|Vintage Pulp||Apr 3 2011|
A long while back we showed you the French and German posters for the post-apocalyptic sci-fi classic Planet of the Apes. The U.S. posters are actually just as nice, if completely different. Four examples appear below. Planet of the Apes opened in the U.S. today in 1968.
|Vintage Pulp||Jan 11 2010|
We posted a couple of Michael Avallone covers a while back and decided to return to him today for a more detailed treatment. Avallone called himself the fastest typewriter in the east, cranking out nearly two hundred books between 1953 and 1989, including entries in the Hawaii Five-O, Planet of the Apes, and Man from U.N.C.L.E. series. But speed exacted a heavy toll in quality, which may be why Avallone is considered by some to be one of the worst writers of all time. We can’t possibly dispute that—after all, he wrote the novelization of Friday the 13th in 3D—not exactly a résumé highlight. But even if he was undiscriminating, he was also bold. His output eventually shifted from detective fiction to pure flights of fancy. In the surreal Shoot It Again, Sam a group of Chinese brainwashers disguised as old Hollywood stars make lead character Ed Noon believe he’s Sam Spade. The series grew even weirder, and by the last few books Noon was trying to thwart an alien invasion. Quality of the prose aside, Avallone was a unique—if occasionally obnoxious—member of the pulp pantheon. Check him out yourself and you’ll see what we mean.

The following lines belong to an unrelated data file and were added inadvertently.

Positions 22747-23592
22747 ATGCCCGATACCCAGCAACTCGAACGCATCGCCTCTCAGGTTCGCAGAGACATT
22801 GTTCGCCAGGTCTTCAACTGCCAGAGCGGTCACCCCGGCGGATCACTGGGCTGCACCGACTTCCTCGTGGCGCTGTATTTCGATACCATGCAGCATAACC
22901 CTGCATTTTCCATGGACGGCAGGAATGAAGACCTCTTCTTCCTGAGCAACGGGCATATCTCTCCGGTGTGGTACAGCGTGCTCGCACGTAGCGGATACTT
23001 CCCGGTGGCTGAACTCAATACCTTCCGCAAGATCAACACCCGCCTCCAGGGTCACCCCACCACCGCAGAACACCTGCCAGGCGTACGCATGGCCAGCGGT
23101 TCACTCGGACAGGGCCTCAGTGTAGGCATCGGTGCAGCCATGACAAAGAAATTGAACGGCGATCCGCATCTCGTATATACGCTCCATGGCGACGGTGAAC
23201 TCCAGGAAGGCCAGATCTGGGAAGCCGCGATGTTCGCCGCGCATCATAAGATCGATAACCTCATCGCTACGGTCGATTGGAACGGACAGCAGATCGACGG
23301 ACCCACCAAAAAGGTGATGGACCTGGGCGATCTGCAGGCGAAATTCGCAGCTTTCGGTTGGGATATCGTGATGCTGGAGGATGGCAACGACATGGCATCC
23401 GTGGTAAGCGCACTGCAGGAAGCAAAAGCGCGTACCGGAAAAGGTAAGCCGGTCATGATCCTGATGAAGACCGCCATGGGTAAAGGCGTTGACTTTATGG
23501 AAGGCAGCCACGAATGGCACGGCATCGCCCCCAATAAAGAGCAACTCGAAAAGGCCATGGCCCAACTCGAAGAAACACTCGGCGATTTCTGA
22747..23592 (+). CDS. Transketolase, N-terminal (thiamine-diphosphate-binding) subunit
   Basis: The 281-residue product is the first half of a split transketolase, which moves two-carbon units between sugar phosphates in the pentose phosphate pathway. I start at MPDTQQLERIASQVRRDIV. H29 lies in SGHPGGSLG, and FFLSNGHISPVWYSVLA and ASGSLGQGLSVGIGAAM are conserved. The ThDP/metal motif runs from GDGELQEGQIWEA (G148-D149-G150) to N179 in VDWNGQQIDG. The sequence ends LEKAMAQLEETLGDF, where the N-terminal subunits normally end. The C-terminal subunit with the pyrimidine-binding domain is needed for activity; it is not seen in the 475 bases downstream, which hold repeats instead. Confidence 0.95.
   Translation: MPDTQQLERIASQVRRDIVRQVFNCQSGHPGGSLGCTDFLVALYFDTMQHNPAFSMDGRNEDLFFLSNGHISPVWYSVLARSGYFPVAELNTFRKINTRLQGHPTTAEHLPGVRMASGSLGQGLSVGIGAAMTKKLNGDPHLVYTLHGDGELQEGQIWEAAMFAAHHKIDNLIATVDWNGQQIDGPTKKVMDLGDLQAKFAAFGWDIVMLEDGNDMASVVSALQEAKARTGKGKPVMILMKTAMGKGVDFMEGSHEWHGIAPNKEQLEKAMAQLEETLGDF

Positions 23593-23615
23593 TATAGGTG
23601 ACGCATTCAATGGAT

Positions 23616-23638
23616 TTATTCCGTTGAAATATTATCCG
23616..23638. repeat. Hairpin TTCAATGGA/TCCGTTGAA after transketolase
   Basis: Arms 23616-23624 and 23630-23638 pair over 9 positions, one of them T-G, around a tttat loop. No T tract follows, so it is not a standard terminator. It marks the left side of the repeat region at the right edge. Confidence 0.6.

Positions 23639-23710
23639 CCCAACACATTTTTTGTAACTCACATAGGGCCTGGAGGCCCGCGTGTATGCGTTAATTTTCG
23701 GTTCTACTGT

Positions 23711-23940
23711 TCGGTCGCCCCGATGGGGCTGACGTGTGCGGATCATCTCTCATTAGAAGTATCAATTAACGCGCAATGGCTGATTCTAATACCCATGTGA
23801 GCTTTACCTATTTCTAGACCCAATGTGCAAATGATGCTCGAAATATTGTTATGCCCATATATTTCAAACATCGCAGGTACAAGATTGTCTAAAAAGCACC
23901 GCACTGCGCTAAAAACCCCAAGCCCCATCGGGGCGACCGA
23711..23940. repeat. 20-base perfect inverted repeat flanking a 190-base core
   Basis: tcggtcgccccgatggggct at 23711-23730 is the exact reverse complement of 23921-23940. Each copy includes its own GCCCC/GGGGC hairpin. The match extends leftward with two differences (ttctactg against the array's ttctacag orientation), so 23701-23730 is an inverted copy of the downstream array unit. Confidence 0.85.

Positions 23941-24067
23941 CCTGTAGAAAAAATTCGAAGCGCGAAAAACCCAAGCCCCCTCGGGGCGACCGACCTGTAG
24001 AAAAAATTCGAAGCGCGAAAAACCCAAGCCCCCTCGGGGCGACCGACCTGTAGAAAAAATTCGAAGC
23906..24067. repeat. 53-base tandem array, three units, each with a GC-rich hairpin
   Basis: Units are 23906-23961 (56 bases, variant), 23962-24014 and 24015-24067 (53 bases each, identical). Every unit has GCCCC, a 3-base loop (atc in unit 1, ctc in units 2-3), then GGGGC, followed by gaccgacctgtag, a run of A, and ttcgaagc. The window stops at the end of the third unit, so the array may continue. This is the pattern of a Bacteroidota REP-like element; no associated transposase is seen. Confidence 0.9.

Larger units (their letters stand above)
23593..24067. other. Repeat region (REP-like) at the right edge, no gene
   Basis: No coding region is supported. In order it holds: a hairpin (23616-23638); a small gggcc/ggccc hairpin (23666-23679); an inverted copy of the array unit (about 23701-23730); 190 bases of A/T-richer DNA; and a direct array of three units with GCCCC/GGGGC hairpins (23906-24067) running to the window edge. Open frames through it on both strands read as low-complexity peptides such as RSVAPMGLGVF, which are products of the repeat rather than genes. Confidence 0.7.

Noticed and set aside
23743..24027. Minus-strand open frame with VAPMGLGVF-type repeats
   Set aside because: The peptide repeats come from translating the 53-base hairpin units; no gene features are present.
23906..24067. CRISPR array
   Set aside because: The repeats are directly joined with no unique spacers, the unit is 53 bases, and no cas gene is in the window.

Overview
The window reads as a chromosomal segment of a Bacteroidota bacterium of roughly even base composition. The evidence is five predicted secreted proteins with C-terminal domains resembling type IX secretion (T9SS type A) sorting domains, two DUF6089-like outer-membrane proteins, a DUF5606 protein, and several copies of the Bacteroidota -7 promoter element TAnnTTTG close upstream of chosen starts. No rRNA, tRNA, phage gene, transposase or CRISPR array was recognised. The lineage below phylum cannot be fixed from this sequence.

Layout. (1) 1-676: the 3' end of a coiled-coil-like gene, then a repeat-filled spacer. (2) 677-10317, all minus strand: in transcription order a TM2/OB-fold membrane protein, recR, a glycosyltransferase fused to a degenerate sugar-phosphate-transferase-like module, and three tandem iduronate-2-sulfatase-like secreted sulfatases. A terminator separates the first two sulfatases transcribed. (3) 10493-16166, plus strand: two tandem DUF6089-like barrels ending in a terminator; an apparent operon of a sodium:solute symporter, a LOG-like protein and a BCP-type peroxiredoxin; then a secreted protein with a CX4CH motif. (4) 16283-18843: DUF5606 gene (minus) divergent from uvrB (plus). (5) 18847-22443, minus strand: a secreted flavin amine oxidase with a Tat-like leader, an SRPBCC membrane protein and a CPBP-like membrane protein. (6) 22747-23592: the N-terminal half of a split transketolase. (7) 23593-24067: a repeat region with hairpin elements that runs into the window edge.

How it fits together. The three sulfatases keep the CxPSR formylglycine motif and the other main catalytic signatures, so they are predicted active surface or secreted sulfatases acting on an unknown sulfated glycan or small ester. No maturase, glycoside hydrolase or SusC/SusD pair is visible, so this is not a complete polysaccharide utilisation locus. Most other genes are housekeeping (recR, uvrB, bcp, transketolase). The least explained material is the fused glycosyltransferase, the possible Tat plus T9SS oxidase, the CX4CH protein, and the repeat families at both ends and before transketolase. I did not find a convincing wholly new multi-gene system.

|Vintage Pulp||May 3 2009|
Inspired by French author Pierre Boulle’s novel, Planet of the Apes is one of those films many can quote, but surprisingly few have seen. The premise—a group of astronauts crash land on a distant planet where apes are ascendant and humans are jungle-dwelling primitives—sounds like one-note cinema, but Planet of the Apes is an ambitious film that comments pointedly upon religion, nuclear proliferation, and the arrogance of man. Most know Charlton Heston as either a Biblical hero or a gun advocate, but in his day he was capable of creating compelling moments on film that didn’t involve the Old Testament or Michael Moore. Not that he was a master of his craft—but certain roles seemed almost constructed for him. In Planet of the Apes, Heston’s astronaut George Taylor is calculating, physical and, most importantly, stubborn. That stubbornness drives him toward a hard won freedom, but also prevents him from truly understanding cryptic warnings about what he’ll find in the Forbidden Zone. What follows is one of filmdom’s great shock endings. Planet of the Apes premiered in West Germany today in 1968 as Planet der Affen. As a bonus we’ve included the great French poster below.